Osteologie 2020; 29(01): 58-59
DOI: 10.1055/s-0039-3402863
5. MuSkiTYR
© Georg Thieme Verlag KG Stuttgart · New York

Regional variation of cortical shell thickness in human vertebrae in relation to age and osteophyte occurrence

A vom Scheidt
1   Universitätsklinikum Hamburg-Eppendorf, Hamburg, Germany
Eric Flavio Grisolia Seifert
1   Universitätsklinikum Hamburg-Eppendorf, Hamburg, Germany
M Amling
1   Universitätsklinikum Hamburg-Eppendorf, Hamburg, Germany
B Busse
1   Universitätsklinikum Hamburg-Eppendorf, Hamburg, Germany
› Author Affiliations
Further Information

Publication History

Publication Date:
25 February 2020 (online)


Introduction Vertebral fractures are the result of a loss of vertebral bone mass, which is mostly described as trabecular bone loss. Although most analyses disregard the relevance of the cortical shell, the cortical shell carries around 40 % of the maximum vertebral load [1] [2]] and bears a greater portion of the load with aging [3]. Previous studies showed trabecular bone quality to be heterogeneous and age-dependent; yet, the heterogeneity and age-dependency of the cortical shell remain understudied. Consequently, we aimed to measure cortical shell thickness in subregions and determine whether aging and osteophytes influence the shell thickness.

Methods We included 23 vertebrae (T12) from young (n = 10, 31 ± 6y) and aged (n = 13, 71 ± 5y) women. The vertebrae were scanned with HRpQCT (voxel size 41µm), and the resulting data was reconstructed and segmented by using a fixed threshold. Custom-written algorithms were used to identify the cortical shell and determine its thickness for 9 subregions of left vertebral bodies. Osteophytes were categorized according to Zukowski et al. [4]. Depending on the sum of the osteophyte categories of the individual subregions, vertebrae from the aged group were separated into subgroups: vertebrae with small osteophytes for sum < 6, vertebrae with larger osteophytes for sum ≥ 6.

Results Cortical thickness was higher in mid-horizontal subregions, compared to adjacent superior or inferior regions in the young group (p < 0.05). The pooled aged groups did not show these differences. Vertebrae from aged women with small osteophytes showed a lower cortical shell thickness compared to vertebrae from young in five regions. Vertebrae from aged women with larger osteophytes presented higher cortical thickness in comparison to vertebrae from aged women with small osteophytes, but this was only significant in one region (anterior-superior, p = 0.022).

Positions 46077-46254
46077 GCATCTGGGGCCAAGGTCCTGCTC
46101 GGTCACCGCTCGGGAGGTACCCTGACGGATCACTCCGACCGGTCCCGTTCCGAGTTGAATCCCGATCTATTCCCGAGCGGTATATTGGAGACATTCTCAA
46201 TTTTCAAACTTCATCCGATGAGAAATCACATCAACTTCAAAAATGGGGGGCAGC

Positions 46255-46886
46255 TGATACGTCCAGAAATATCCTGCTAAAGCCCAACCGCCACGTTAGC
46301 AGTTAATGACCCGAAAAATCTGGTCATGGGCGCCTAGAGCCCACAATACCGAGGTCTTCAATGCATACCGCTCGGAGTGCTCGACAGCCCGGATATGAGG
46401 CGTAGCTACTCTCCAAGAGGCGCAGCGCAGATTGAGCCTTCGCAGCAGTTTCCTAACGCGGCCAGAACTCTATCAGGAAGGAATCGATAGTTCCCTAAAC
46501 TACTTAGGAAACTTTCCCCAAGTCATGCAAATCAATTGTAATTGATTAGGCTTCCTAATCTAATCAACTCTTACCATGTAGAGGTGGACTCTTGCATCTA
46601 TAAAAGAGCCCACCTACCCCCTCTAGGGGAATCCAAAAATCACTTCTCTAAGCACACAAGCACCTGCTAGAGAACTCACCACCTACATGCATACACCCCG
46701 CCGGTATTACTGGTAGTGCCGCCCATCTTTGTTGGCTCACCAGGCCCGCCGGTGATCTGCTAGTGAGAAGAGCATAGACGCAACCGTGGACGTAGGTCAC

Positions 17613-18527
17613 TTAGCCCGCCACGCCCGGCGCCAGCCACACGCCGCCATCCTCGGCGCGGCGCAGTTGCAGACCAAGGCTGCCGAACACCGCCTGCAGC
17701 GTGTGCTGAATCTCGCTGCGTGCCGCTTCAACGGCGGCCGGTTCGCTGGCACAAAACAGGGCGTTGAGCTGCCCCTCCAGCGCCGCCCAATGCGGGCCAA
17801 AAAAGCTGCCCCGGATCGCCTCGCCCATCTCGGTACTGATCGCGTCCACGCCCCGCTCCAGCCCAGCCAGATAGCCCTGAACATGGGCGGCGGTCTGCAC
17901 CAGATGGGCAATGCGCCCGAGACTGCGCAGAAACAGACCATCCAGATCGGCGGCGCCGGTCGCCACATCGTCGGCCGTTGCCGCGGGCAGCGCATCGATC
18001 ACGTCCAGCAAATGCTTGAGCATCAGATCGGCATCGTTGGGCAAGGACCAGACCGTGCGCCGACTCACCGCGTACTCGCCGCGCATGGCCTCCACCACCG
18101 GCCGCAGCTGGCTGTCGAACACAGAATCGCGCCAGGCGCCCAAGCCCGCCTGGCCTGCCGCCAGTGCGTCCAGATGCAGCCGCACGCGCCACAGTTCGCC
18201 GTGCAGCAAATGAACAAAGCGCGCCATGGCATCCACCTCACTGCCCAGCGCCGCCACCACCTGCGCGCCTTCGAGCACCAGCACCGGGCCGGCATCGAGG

Discussion The specific regions, where a thicker cortex was found in young women, have previously been linked to a low trabecular volume [5]. This may indicate a compensatory relationship between cortical and trabecular bone in vertebrae. Reduced cortical thickness in aged women reversed with osteophyte occurrence, compared to young appeared to be partially. Together with previous studies reporting osteophyte occurrence to be inversely related to fracture risk [6], our results support further investigation of the relevance of cortical vertebral bone loss for vertebral fracture risk and an inclusion of cortical shells in whole vertebra finite element models.

Keywords vertebral fractures, cortical shell, osteoporosis, aging, regional heterogeneity

Korrespondenzadresse Annika vom Scheidt, Universitätsklinikum Hamburg-Eppendorf, Lottestr. 55A, 22529 Hamburg, Deutschland, Germany

E-Mail a.vom-scheidt@uke.de

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